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The Jeffersonian cyclopedia;

a comprehensive collection of the views of Thomas Jefferson classified and arranged in alphabetical order under nine thousand titles relating to government, politics, law, education, political economy, finance, science, art, literature, religious freedom, morals, etc.;

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3568. GOVERNMENT, Suitability of.—[continued].
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3568. GOVERNMENT, Suitability of.—[continued].

The laws which must
effect[their happiness] must flow from their
own habits, their own feelings, and the resources
of their own minds. No stranger to
these could possibly propose regulations
adapted to them. Every people have their own
particular habits, ways of thinking, manners,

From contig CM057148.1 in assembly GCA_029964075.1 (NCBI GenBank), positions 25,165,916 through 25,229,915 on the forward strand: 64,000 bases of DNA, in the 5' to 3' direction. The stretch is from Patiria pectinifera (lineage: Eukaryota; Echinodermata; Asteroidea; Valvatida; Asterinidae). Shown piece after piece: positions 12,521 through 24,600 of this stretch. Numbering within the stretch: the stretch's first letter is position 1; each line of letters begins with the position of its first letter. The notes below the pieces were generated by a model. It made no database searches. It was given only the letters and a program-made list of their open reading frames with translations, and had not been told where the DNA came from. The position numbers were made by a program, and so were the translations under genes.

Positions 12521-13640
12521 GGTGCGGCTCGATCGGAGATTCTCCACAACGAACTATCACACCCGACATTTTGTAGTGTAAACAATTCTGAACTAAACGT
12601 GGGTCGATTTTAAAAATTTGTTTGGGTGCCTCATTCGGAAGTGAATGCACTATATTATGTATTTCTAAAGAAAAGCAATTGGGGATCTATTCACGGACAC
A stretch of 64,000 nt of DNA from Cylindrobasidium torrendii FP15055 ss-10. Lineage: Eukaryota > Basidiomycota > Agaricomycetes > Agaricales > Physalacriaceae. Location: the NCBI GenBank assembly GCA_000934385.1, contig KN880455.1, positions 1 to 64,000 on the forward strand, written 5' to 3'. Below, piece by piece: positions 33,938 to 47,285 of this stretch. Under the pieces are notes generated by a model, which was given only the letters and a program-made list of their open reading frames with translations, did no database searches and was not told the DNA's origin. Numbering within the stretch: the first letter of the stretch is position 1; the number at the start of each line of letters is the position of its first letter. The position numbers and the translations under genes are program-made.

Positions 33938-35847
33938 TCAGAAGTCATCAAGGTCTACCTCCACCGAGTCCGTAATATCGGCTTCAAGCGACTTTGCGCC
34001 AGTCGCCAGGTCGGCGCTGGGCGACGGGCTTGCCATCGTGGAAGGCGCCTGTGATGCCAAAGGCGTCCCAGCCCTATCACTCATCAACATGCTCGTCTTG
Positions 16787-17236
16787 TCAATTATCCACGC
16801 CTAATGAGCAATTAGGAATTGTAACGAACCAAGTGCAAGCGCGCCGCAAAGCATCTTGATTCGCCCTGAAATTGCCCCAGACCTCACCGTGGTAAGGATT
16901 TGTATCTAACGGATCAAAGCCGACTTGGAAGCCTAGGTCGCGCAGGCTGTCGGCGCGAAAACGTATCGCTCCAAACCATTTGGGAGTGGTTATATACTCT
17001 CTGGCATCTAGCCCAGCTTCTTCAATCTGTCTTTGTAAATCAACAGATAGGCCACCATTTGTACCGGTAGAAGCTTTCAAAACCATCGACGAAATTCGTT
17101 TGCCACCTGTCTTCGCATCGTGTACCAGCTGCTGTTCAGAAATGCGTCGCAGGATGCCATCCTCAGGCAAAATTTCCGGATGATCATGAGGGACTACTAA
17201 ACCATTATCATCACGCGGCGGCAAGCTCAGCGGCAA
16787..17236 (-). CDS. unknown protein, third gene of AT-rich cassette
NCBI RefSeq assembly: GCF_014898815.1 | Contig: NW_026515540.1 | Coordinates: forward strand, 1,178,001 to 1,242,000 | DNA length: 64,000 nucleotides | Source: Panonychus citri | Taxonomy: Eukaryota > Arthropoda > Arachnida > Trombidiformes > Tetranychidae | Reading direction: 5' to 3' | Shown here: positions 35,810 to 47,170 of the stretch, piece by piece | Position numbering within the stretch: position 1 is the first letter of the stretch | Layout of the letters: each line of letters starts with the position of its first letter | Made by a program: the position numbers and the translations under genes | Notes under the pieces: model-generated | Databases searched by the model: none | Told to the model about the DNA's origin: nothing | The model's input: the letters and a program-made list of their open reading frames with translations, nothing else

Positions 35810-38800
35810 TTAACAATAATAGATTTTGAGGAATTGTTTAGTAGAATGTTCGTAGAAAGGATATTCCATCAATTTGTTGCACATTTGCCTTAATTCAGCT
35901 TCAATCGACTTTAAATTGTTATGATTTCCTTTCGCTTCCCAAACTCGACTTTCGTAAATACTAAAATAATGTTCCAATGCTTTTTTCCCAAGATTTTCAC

&c., which have grown up with them from
their infancy, are become a part of their nature,
and to which the regulations which are
to make them happy must be accommodated.
No member of a foreign country can have a
sufficient sympathy with these. The institutions
of Lycurgus, for example, would not
have suited Athens, nor those of Solon,
Lacedæmon. The organizations of Locke
were impracticable for Carolina, and those of
Rousseau and Mably for Poland. Turning
inwardly on myself from these eminent illustrations
of the truth of my observation, I
feel all the presumption it would manifest,
should I undertake to do what this respectable
society is alone qualified to do suitably for
itself. [224]
To William Lee. Washington ed. vii, 56.
(M. 1817)


In 1817, a French society, organized for the purpose
of applying to Congress for a grant of two hundred
and fifty thousand acres of land on the Tombigbee
River, requested Jefferson “to trace for them
the basis of a social pact for their local regulations”.
He declined on the grounds set forth in the quotation.—Editor.